What are some of the interactive features you can embed in a wiki?

"Embedded in every technology there is a powerful idea, sometimes two or three powerful ideas. Like language itself, a technology predisposes us to favor and value certain perspectives and accomplishments and to subordinate others. Every technology has a philosophy, which is given expression in how the technology makes people use their minds, in how it codifies the world, in which of our senses it amplifies, in which of our emotional and intellectual tendencies it disregards" (Postman, 1996, p. 224).


Embed audio files in the target language to support students with special needs, strengthen listening skills, and focus students' attention on pronunciation.


Provide students with current resources by using the Bookmark feature to import a continually updated list of the websites you have recently bookmarked on a particular topic.

You can also embed bookmarks in other formats using widgets.


Provide up-to-the minute listings of assignments using the embed calendar feature. You can also set up interactive sub-calendars that allow students to sign up for class presentations, etc.


You can hold "virtual office hours" by explaining to students that you will be available to respond to questions via an embedded chat window during certain days and times, or ask two to four students to volunteer to serve as "homework helpers" each night. If no one shows up for a help session, they can chat with one another in the target language for extra practice.


Encourage students to participate in discussions about important ideas by embedding a discussion forum directly on the page.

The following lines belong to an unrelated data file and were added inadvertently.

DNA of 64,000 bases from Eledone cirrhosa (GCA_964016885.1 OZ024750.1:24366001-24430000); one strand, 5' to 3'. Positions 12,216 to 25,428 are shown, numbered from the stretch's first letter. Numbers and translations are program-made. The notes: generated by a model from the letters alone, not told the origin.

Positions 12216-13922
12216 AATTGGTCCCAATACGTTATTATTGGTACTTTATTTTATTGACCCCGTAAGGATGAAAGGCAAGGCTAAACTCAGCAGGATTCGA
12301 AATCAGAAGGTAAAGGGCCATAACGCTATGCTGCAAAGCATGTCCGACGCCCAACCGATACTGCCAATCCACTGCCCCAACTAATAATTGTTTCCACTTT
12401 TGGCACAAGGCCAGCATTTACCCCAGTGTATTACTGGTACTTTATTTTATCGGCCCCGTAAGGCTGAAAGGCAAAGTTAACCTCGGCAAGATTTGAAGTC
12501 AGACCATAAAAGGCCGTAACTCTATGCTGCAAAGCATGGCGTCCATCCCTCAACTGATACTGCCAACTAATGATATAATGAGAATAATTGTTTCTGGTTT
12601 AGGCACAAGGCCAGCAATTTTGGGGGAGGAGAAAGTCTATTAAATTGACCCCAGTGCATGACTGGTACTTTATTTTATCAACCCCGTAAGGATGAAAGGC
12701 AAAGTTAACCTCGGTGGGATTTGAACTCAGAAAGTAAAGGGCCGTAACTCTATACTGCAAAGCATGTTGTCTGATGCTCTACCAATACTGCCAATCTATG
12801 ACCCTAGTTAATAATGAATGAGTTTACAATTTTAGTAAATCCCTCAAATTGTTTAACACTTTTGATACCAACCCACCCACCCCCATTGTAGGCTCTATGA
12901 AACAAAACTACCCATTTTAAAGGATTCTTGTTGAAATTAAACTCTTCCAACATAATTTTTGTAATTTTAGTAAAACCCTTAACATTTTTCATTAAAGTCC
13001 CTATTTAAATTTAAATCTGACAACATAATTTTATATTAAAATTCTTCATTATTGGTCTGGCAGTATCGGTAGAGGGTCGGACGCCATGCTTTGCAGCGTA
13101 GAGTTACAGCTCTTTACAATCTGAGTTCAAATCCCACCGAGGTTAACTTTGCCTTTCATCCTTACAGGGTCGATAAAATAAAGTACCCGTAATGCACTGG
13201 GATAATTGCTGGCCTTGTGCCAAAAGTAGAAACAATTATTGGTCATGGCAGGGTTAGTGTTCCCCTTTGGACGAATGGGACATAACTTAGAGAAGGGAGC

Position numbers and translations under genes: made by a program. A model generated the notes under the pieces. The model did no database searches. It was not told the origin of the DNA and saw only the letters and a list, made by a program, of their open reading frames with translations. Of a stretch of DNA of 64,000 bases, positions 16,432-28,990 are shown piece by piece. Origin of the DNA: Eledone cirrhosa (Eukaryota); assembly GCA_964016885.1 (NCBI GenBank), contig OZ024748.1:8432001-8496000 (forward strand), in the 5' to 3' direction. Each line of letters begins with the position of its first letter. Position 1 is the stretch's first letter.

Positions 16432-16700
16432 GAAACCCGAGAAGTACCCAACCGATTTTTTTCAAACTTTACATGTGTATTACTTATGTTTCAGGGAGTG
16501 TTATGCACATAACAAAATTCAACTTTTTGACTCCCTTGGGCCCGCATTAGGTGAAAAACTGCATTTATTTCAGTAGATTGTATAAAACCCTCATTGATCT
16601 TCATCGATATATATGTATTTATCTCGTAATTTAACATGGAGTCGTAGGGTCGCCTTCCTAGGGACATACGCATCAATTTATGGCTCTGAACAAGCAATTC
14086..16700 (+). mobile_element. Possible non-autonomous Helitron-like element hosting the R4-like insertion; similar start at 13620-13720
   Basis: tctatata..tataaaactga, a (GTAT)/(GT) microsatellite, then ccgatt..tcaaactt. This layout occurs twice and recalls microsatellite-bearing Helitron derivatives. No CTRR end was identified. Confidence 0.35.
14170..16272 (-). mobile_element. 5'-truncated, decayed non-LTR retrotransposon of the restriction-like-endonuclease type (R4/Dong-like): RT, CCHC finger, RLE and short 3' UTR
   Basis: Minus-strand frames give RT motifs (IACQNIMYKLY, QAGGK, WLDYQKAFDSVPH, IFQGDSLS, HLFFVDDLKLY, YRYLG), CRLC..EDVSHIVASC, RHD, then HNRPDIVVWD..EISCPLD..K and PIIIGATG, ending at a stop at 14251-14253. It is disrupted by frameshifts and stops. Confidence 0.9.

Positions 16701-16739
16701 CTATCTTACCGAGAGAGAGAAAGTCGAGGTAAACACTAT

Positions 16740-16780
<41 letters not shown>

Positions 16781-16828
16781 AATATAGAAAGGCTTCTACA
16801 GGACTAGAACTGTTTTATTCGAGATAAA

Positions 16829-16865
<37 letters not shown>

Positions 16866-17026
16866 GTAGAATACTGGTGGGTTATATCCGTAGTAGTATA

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Make PowerPoint presentations, practice worksheets, spreadsheets, and study guides readily available to students.


Use images to engage students in talking, thinking, and writing about the target culture and as tools for mediating cognition.



Provide students with easy access to resources by linking web pages with relevant resources to your wiki.

World Language Wiki


Help students learn more about who is reading their work and what is of interest to their audience using tools like these.

Students can also create their own mashups containing photos and information relevant to the content, target countries, and cultures they are studying.


Create playlists of music from the target language related to the content your classes are studying and embed them directly into the wiki. This is a great way to encourage students to use the language and culture beyond the classroom for personal pleasure while simultaneously improving their listening skills.

Get a playlist! Standalone player Get Ringtones

Get a playlist! Standalone player Get Ringtones

Navigation Buttons

Embed navigation buttons (by inserting images and linking them to the pages to which you want them to point) to guide students interaction with various pages of the wiki.


RSS Feeds